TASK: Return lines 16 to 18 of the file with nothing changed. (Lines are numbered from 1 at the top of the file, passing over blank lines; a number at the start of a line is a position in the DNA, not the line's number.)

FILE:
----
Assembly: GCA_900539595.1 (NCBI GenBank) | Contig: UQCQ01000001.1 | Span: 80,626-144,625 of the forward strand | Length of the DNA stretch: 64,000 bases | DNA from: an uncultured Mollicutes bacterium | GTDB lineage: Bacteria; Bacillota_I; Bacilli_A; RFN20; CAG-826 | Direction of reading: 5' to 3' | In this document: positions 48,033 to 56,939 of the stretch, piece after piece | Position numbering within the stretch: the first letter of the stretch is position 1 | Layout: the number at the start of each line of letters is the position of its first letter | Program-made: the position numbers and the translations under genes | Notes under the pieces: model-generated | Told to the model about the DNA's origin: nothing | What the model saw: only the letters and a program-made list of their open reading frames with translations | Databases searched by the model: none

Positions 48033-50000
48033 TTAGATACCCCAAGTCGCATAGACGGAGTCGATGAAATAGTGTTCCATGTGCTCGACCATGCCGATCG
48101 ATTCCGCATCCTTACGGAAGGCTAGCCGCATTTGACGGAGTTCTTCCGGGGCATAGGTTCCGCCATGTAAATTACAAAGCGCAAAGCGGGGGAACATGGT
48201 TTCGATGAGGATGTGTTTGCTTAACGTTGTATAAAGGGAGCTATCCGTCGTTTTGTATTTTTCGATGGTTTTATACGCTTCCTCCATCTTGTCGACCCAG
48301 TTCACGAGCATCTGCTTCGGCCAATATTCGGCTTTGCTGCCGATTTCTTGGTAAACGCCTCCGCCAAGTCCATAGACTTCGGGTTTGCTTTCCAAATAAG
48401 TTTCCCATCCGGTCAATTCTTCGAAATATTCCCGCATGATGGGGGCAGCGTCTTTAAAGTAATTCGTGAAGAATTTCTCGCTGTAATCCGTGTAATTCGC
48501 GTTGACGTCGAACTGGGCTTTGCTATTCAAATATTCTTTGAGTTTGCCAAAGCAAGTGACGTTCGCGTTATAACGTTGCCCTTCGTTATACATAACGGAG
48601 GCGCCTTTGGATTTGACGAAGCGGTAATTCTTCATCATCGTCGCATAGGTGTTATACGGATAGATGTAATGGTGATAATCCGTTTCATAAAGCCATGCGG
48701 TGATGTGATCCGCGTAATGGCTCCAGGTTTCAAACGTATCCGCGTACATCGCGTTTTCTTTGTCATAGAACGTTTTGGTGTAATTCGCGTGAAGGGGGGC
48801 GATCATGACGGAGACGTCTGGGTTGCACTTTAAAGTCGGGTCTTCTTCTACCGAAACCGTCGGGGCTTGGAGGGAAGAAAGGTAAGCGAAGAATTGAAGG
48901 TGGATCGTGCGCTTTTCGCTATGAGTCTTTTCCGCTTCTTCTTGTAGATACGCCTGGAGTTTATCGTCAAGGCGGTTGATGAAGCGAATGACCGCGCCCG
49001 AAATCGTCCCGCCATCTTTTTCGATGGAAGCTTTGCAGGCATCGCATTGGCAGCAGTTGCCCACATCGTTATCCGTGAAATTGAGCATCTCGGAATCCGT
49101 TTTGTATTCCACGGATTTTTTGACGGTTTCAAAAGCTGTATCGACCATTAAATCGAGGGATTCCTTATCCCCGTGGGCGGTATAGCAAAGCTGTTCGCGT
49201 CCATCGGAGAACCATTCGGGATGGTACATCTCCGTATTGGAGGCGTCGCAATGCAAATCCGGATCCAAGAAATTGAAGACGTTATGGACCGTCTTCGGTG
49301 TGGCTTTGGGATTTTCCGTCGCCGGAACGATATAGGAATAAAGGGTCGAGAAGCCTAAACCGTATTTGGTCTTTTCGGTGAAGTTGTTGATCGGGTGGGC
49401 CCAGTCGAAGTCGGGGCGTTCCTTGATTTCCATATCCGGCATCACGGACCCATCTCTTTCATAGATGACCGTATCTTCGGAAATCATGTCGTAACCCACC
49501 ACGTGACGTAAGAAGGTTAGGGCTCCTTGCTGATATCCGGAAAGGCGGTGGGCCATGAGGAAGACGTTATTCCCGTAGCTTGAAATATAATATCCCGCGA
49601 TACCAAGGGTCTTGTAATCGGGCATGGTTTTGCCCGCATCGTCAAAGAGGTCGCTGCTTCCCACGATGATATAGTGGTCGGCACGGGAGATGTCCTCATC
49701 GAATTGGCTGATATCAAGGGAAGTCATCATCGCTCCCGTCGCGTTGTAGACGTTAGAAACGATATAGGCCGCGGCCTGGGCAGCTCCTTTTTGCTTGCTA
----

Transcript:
49301 TGGCTTTGGGATTTTCCGTCGCCGGAACGATATAGGAATAAAGGGTCGAGAAGCCTAAACCGTATTTGGTCTTTTCGGTGAAGTTGTTGATCGGGTGGGC
49401 CCAGTCGAAGTCGGGGCGTTCCTTGATTTCCATATCCGGCATCACGGACCCATCTCTTTCATAGATGACCGTATCTTCGGAAATCATGTCGTAACCCACC
49501 ACGTGACGTAAGAAGGTTAGGGCTCCTTGCTGATATCCGGAAAGGCGGTGGGCCATGAGGAAGACGTTATTCCCGTAGCTTGAAATATAATATCCCGCGA